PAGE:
Many people have said that the museum never would have happened without his leadership on the project, and it sounds like he’s just plain worn out:
“I just can’t stay at the same pace that I’ve been going at for three years. I have to pull back,” said Gayton, a former state employment-security commissioner, Boeing executive, FBI agent and longtime educator.
Mr. Gayton is a member of a very prominent family that traces its Seattle roots back to 1888 when his great-grandfather, John T. Gayton, arrived in Seattle as the coachman of a future county coroner. That patriarch of the Gayton family went on to study law and became the librarian for Seattle’s federal courts. Carver Gayton was raised in Madison Valley and was a stand-out in both academics and athletics at Garfield High School. (to read more about the Gayton family and other black pioneers in Seattle, look for Seattle’s Black Victorians at the library).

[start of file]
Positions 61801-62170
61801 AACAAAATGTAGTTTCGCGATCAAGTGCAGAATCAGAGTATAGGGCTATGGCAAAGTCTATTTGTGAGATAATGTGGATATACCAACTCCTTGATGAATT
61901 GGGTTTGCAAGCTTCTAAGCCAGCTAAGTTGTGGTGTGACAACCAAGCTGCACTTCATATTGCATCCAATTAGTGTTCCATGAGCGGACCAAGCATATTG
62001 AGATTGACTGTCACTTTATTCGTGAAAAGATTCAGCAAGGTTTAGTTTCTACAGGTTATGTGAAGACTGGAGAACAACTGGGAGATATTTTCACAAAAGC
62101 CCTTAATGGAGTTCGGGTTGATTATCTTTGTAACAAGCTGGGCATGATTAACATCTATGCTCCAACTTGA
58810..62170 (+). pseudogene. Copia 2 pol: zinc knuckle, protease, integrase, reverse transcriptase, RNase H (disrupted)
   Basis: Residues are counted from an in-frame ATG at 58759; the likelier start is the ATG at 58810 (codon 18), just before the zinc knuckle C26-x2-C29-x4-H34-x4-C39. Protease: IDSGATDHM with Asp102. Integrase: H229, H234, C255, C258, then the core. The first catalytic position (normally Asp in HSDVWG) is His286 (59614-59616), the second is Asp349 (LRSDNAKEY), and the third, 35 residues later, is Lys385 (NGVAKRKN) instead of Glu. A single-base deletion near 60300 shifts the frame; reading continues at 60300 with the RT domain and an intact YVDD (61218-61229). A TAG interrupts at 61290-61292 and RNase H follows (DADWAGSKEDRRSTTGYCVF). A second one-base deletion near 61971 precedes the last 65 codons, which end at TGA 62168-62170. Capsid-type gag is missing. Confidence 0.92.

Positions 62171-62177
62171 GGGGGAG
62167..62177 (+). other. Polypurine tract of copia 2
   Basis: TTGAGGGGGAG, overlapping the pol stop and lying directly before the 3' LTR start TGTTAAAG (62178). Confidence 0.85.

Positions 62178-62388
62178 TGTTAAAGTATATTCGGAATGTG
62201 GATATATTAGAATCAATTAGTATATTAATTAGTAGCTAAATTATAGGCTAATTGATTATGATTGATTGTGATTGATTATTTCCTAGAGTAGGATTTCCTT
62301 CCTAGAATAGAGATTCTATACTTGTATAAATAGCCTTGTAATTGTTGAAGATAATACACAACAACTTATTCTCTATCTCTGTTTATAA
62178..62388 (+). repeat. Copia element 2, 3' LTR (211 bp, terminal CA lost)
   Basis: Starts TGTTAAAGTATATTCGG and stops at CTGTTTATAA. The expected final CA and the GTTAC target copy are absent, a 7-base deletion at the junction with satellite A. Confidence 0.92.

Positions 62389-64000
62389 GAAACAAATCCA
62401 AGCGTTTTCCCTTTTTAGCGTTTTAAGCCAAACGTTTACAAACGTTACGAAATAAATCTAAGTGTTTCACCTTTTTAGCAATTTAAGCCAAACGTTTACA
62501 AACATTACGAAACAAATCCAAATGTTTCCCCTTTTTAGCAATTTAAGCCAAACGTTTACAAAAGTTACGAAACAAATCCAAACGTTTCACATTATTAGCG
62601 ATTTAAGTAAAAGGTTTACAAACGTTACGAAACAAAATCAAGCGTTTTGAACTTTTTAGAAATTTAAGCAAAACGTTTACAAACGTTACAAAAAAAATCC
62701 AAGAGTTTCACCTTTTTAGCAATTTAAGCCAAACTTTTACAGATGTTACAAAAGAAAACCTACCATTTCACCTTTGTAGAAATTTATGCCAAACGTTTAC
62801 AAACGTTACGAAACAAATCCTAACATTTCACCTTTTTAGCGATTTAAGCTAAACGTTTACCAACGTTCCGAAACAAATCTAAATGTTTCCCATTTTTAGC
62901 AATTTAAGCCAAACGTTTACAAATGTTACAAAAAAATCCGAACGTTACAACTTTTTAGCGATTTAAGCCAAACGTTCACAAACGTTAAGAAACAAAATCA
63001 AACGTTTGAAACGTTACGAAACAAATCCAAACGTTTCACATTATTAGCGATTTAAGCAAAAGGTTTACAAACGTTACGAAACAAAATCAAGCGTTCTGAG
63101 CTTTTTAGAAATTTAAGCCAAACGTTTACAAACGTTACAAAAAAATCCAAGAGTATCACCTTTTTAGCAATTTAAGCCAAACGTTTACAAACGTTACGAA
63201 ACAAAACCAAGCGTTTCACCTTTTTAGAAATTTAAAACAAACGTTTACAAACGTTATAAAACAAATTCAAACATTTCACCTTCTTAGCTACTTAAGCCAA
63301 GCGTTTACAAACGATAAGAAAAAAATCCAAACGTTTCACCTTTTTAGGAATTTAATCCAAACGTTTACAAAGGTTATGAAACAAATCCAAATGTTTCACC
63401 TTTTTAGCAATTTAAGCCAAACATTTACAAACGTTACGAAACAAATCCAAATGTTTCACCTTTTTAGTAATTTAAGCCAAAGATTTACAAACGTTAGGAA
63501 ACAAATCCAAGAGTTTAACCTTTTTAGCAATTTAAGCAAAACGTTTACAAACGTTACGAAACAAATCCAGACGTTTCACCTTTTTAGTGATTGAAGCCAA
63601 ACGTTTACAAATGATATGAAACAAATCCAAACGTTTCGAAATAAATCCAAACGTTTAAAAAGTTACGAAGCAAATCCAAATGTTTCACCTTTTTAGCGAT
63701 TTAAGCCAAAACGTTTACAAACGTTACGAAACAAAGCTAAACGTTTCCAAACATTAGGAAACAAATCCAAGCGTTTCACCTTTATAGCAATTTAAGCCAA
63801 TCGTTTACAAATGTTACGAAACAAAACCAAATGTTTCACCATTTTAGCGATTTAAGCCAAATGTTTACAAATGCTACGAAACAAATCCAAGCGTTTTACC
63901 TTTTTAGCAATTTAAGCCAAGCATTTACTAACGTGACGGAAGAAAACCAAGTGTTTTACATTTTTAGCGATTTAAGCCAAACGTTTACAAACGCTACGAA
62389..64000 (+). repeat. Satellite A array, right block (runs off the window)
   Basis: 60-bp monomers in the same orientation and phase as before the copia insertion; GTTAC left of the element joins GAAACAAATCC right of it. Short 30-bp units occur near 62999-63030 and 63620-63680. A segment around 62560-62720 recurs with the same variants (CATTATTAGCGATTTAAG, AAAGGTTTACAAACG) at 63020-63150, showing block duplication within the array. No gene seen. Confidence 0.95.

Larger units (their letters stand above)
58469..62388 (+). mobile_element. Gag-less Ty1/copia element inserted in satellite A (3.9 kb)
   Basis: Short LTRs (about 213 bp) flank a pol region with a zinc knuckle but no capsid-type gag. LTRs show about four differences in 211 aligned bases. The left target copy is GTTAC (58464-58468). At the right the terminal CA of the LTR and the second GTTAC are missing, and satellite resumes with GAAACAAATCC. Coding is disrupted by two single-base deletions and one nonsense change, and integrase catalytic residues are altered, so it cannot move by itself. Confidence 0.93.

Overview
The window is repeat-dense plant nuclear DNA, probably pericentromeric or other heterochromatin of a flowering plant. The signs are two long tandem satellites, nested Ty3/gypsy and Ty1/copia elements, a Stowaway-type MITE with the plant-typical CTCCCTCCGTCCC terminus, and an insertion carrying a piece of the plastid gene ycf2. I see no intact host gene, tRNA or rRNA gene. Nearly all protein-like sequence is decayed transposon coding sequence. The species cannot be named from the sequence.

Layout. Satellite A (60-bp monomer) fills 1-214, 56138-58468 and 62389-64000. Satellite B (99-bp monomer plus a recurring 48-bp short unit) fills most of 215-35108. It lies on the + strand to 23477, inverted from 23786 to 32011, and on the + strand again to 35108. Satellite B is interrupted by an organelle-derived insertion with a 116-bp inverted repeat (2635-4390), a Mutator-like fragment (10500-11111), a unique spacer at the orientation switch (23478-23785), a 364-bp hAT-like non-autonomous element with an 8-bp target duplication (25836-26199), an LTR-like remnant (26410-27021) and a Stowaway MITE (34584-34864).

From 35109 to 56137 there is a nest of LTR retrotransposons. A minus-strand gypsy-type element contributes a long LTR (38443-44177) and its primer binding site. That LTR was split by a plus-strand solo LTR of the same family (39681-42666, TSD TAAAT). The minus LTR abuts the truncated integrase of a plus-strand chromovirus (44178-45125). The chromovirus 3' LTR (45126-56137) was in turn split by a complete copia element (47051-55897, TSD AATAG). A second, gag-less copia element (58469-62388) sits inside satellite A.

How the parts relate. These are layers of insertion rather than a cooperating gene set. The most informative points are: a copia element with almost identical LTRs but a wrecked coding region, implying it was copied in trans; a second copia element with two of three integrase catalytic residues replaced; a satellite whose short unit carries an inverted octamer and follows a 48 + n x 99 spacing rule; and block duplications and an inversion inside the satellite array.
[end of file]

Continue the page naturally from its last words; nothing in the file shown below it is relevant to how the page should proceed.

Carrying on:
The museum hasn’t started a search for Mr. Gayton’s replacement, but it sounds like it will be hard to find someone to fill his shoes.
To see Carver Gayton speak, check out this video:
History Wall Unveiled